Let’s start at the beginning – what do we want from a cold pack? What characteristics of a cold pack do we want to optimize for? At Minus Works, we design for a cold pack that stays cold as long as possible, meaning it absorbs as much heat as possible. We try to optimize for the Latent Heat of Fusion, a concept we talk about in Part 1 of this Series if you need a refresher.
OK, fine, so we know what we want to maximize but how do we do that? What properties affect this mumbo jumbo called “Latent Heat of Fusion”?
We at Minus Works believe that one of the major, controllable properties that influences latent heat of fusion is the quality of crystallization, a fancy way of saying the quality of the freeze.
By way of analogy, let’s say you are a medieval monarch constructing a castle. Would you prefer a castle wall that looked like this:
Or a castle wall that looked like this:
We believe B would be the better choice. The tight, densely packed structure of Wall B will take more energy to break down when defending against those barbarian hordes. In this case the structure of the castle wall is analogous to the molecular structure of a frozen cold pack. A more orderly, more densely packed freeze will require more energy to melt, thus more heat can be absorbed and we can protect those perishables longer against higher ambient temperatures.
One of the key ways to get orderly crystallization is to engineer the hydrogel material for good thermal conductivity. Good thermal conductivity allows for different parts of the cold pack to experience similar temperatures at the same time, which allows the entire cold pack to freeze at a uniform rate – producing similar sized crystals and an orderly lattice structure. We have also set up our manufacturing process to optimize for homogeneity or consistency in our hydrogel, which improves crystal size and distribution uniformity. Additionally, the mechanism through which water is bound within our hydrogel formulation works as a natural governor on crystal ice, promoting uniformity.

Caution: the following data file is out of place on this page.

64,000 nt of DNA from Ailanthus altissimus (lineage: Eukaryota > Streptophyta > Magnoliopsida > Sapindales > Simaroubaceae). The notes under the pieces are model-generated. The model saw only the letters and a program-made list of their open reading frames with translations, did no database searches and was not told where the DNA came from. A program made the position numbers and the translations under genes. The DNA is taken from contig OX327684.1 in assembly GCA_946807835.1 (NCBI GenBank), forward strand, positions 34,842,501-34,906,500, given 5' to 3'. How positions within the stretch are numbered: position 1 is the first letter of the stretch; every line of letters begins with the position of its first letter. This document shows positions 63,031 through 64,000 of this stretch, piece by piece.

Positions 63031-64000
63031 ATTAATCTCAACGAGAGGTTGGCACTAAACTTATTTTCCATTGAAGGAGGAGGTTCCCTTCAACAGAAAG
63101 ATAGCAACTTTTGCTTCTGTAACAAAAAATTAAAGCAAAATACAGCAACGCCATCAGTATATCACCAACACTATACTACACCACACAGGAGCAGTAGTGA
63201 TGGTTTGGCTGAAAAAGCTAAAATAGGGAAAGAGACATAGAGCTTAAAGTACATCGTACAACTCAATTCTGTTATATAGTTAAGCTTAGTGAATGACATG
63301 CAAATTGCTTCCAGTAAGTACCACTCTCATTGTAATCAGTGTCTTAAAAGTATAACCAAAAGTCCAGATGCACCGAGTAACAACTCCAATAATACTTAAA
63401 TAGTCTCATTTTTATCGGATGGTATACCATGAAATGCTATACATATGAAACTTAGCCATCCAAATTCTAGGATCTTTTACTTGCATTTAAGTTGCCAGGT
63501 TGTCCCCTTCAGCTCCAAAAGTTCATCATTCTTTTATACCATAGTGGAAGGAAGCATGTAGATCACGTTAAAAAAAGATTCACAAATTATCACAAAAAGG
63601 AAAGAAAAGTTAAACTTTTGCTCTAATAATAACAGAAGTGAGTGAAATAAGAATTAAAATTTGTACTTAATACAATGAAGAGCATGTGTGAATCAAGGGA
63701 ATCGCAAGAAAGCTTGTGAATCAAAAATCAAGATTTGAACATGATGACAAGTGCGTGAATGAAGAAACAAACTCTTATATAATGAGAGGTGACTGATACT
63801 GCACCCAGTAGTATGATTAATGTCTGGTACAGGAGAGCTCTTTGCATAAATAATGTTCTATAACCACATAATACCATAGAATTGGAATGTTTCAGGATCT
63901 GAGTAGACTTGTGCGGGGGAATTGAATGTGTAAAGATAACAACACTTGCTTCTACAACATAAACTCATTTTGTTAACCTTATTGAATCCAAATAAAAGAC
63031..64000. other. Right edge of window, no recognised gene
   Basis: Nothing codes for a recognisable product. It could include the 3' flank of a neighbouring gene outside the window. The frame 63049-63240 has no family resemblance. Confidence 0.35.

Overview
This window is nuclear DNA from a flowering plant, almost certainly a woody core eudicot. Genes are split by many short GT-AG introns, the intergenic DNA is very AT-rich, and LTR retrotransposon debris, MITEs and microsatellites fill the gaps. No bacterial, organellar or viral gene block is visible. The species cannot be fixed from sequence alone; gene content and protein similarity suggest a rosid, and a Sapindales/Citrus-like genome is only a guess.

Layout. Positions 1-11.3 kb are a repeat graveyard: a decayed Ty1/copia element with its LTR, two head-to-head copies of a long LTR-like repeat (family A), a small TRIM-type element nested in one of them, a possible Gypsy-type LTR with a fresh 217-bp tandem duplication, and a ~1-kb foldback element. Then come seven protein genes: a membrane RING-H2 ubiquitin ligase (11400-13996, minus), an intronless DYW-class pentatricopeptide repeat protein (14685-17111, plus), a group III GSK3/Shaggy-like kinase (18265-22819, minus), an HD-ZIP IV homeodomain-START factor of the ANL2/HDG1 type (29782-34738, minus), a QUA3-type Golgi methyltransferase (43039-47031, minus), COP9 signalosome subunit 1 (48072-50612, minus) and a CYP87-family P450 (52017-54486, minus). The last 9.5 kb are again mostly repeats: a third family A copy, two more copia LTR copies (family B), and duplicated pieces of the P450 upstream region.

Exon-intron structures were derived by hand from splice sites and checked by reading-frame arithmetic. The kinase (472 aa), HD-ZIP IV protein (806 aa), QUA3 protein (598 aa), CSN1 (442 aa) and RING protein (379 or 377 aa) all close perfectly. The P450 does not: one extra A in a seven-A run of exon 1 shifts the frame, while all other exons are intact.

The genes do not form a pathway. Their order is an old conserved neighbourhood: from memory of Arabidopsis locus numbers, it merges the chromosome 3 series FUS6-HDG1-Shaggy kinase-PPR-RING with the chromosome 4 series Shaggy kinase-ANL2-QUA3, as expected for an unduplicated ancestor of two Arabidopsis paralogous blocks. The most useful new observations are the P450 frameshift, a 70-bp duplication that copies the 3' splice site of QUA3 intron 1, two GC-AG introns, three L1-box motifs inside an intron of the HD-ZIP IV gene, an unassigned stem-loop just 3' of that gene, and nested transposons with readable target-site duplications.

Another very important factor in crystallization is the rate of freeze. This is something that you the user of cold packs can influence. A more rapid freeze will create smaller, more uniform crystal sizes and a more densely packed “Wall”. The working theory here comes from the way ice crystals are formed. Nucleation (or seeding) of crystals occurs at higher probabilities at lower temperatures so when you get colder faster, you will have more crystal seeds in your cold pack that’s on its way to be frozen. On the other hand, with a slow freeze, you will have a lower nucleation rate or fewer seeds. With the slow freeze, the seeds that do occur will act as the foundation for the overall freeze so you will have fewer, larger crystals in your cold pack, which will end up looking more like Wall A. How do you speed up the rate of freeze? The easiest way is to turn the temperature down on your freezer – a colder freezer creates a higher temperature differential, which increases the rate of freeze. There are also specialty freezers (blast freezers, shock freezers) that are purpose built to achieve this.
Unfortunately, the inconsistencies and voids we see in Wall A happen frequently in lower quality cold packs, which produce a weaker product that melts rapidly and just adds weight and cost to your package. Often times it’s hard to tell high quality from low quality refrigerants. There is no substitute for field testing – we are very happy to provide sample material for you to trial in your cold chain application or run comparison tests for you with our in-house test chamber.
Send us a note, we're excited to hear from you.